You used a common pro-coal/nuclear argument of a renewable grid built on only one renewable technology. And you picked the more expensive one – solar. Using (currently) cheaper wind would create a different outcome.

      You omit the need for storage with nuclear. Either storage or the additional cost of load-following (increased power prices due to less output to cover costs). Any penetration for nuclear above the annual minimum demand requires either storage or load-following.

      And you haven’t addressed a very basic, and very important, issue. Where would we site 946 nuclear reactors in the United States?

      Reactors need cooling water. They need sites that wouldn’t be impacted over the next 100 to 180 years by rising sea levels and increased flooding. (40 to 80 years for active operation, 60 years for cool down before the reactor can be decommissioned.) With the likelihood of increased droughts and heatwaves inland sites become more difficult to locate. We’re already seeing existing reactors close in heat waves and threatened by flooding.

      And reactors need communities willing to host them. It’s highly unlikely that a new nuclear reactor could be sited along the US Pacific or Northeast coasts without the use of military forces to suppress local opposition. (Whether you think that opposition is rational or not, it’s there and it’s real.)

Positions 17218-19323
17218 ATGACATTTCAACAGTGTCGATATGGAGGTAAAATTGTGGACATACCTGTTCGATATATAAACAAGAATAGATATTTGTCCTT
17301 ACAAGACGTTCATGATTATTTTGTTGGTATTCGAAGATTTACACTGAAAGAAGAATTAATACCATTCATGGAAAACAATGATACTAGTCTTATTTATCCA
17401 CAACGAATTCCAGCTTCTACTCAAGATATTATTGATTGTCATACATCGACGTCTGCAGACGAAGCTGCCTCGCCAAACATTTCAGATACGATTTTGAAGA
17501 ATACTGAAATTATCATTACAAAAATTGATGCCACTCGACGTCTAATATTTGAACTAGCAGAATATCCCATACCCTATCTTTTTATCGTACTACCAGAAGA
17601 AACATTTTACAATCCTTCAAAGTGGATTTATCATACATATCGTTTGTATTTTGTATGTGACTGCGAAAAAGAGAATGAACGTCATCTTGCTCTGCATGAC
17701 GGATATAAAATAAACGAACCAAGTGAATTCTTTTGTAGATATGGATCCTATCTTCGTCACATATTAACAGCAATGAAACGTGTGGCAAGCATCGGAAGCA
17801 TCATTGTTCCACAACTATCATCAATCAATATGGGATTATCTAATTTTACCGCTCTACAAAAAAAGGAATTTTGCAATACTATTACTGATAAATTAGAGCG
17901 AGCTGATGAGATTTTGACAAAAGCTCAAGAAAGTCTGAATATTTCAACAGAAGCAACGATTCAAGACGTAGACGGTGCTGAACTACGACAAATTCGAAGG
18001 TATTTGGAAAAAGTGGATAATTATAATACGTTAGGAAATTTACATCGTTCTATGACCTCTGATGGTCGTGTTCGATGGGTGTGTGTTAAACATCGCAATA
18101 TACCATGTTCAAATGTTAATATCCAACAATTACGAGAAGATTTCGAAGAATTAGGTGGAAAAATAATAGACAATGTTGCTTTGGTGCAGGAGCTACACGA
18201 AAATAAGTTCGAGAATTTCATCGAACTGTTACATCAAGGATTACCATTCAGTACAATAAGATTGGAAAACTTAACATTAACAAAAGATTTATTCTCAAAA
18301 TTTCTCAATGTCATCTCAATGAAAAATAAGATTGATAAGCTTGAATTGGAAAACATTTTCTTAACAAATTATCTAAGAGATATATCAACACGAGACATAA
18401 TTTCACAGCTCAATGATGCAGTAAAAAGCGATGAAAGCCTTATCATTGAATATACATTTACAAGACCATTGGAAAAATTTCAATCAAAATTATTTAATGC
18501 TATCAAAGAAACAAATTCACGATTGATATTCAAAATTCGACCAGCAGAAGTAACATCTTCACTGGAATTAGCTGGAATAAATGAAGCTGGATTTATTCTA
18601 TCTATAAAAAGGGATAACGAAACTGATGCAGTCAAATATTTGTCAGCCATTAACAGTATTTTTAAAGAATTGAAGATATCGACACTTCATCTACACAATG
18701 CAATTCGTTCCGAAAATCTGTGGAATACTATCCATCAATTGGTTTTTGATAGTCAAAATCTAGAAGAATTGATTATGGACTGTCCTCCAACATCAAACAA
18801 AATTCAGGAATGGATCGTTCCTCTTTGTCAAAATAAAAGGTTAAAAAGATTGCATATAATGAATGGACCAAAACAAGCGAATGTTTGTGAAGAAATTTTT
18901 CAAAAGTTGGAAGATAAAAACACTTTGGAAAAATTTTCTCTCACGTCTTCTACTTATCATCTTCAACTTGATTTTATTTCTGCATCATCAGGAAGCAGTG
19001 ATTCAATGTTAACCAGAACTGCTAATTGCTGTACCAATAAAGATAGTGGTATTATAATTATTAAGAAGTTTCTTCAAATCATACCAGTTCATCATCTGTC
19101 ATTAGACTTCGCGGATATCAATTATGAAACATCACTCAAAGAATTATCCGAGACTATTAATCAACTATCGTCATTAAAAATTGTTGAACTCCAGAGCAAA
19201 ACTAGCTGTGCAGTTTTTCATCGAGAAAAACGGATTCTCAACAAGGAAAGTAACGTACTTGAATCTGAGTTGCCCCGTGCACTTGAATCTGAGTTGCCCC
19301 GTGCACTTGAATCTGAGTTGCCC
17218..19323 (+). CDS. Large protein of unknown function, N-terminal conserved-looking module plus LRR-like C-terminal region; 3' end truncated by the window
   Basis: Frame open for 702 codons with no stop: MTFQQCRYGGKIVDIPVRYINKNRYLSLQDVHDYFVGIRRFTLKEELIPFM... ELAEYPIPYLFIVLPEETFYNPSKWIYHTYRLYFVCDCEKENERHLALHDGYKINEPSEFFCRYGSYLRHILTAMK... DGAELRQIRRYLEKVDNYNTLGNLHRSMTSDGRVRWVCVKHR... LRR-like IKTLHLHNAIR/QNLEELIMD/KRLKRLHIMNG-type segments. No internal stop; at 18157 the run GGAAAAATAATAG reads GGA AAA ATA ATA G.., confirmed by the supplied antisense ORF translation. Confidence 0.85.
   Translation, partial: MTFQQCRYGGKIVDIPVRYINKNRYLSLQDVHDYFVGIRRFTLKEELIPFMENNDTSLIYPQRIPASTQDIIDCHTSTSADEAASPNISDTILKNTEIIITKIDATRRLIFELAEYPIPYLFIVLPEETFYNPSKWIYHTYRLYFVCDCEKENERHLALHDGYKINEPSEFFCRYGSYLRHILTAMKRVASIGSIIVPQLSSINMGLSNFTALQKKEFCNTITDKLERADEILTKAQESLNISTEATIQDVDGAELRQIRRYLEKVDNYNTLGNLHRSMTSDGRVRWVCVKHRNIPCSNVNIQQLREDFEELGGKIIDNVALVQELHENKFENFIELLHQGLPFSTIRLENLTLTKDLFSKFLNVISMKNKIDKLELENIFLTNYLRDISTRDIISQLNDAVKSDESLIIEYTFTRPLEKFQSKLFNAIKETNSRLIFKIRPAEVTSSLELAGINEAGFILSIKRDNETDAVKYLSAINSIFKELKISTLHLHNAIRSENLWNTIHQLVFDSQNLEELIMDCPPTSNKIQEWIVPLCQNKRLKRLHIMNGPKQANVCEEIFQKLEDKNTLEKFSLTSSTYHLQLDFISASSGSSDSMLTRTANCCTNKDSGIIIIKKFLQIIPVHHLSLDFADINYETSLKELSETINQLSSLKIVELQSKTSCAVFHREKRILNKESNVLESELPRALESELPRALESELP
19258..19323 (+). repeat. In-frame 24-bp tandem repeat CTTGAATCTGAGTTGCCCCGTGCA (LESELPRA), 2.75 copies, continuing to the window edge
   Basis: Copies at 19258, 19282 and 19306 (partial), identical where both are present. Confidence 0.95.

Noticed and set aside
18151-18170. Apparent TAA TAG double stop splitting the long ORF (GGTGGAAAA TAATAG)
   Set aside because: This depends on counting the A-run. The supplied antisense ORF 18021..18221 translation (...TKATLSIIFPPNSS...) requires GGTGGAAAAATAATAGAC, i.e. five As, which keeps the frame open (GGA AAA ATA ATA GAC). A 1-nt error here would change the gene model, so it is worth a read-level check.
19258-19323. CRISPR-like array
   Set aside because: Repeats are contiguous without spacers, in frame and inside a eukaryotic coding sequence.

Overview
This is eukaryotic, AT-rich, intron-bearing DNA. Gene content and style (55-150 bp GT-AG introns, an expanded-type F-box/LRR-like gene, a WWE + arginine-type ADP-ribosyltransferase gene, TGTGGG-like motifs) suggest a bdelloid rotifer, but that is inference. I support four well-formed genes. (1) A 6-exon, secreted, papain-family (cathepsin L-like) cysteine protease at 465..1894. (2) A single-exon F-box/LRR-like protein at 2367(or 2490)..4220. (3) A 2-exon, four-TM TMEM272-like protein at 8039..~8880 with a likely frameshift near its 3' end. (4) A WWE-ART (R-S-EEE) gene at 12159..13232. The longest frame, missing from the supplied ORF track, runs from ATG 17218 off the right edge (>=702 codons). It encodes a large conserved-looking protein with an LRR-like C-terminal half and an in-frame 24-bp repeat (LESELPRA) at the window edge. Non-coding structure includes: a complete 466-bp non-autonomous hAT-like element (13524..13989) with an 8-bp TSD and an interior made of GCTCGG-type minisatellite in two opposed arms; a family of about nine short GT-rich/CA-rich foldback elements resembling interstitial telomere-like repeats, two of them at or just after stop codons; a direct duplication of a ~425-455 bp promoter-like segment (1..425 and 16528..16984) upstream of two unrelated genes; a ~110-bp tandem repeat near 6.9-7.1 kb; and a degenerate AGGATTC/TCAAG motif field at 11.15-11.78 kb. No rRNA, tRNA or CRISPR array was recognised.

• Dino Rosati

        “Your argument puts a nice, fat thumb on the scale in favor of nuclear”
        The actual facts do that Bob, my ‘fat thumb’ had nothing to do with it.

        “You used an example where the cost of solar is over $6/Watt…”
        I used an actual, real, just completed (almost 40MW to go) plant. I thought it best to use something real as opposed to one of the imaginary ones in your head.

        “You used a common pro-coal/nuclear argument of a renewable grid built on only one renewable technology”
        Really Bob, you think I’m ‘pro-coal’? I compared one *real* RE option with one *real* nuclear option. Please feel free to substitute in your favourite *real* RE tech, I think you’ll find the comparison equally illuminating. As to including all RE options we’d be looking at a book length comment. Did I mention David MacKay’s book. Oh, right, you think he was out of his field of expertise if I recall.

        “You omit the need for storage with nuclear.”
        Well Bob, I also thought it best not to include any imaginary storage requirements. You’ll notice I didn’t include any (really required) storage for PV either.